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By Pamela Deiter-Sands, Connecticut

My son with the camera, always watching the world: he shows me things and tells me things that stop me in my tracks. He asked if I'd heard about the boy who texted his mother from the club in Orlando, "I love you mom." I started crying a little and said yes, I had. His eyes started blazing and he said angrily "See mom, your generation, you cry about shootings. My generation got trained in school. We learned to hide in a cupboard or a closet and be quiet in case somebody wants to come to our school and kill us. We had to learn about this stuff. We have to be tough. We have to be ready."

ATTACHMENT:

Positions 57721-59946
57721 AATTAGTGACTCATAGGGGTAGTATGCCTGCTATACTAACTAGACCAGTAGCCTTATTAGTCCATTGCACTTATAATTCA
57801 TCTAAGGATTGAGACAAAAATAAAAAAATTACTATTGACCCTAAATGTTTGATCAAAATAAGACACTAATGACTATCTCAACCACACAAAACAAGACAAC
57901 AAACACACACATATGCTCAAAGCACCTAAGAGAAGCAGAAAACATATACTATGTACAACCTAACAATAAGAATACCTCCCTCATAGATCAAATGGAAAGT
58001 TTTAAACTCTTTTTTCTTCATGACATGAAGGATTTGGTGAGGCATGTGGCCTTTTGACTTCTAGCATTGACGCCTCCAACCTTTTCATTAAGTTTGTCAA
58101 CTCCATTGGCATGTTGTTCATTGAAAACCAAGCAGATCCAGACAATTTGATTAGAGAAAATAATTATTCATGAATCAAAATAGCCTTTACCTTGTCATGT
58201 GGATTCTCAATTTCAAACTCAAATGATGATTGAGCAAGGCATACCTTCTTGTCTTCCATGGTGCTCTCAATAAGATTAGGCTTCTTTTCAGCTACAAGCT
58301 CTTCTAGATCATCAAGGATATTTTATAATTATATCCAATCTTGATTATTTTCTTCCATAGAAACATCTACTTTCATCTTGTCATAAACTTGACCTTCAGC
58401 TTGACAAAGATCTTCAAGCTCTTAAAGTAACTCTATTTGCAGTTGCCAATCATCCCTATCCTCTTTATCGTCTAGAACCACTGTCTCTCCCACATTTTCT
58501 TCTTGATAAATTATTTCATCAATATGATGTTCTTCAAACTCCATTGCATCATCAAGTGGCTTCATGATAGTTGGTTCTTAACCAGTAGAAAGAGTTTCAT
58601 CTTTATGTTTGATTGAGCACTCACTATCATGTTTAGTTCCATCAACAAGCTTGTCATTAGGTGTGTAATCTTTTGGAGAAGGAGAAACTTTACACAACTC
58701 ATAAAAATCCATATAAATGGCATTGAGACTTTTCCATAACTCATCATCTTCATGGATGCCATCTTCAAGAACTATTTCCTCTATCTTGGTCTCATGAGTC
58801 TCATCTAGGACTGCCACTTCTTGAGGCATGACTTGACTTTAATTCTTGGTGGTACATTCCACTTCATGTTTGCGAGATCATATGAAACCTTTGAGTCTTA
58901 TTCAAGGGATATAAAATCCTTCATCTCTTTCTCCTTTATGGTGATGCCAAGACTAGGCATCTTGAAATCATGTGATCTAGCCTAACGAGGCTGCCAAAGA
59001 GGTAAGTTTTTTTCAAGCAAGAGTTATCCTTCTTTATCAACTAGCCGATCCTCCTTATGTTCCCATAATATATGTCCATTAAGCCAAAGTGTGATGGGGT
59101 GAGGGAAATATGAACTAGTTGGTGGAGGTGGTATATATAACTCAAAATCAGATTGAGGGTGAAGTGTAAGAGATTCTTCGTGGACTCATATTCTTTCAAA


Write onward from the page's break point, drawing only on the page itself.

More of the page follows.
He doesn't mean armed and ready, he means emotionally prepared and informed and trained like soldiers. Once his brother hid for two hours during a drill at school -- he was so proud because even his teacher couldn't find him.

After my son said these things, I told him he would someday understand why those words made me cry, someday when he is a dad. He smiled at me, patted my shoulder. He knows I am talking to him about love. He is talking to me, though, about hate. About living with a reality of hate that I have never fully grasped, that he fully grasps at age 15.

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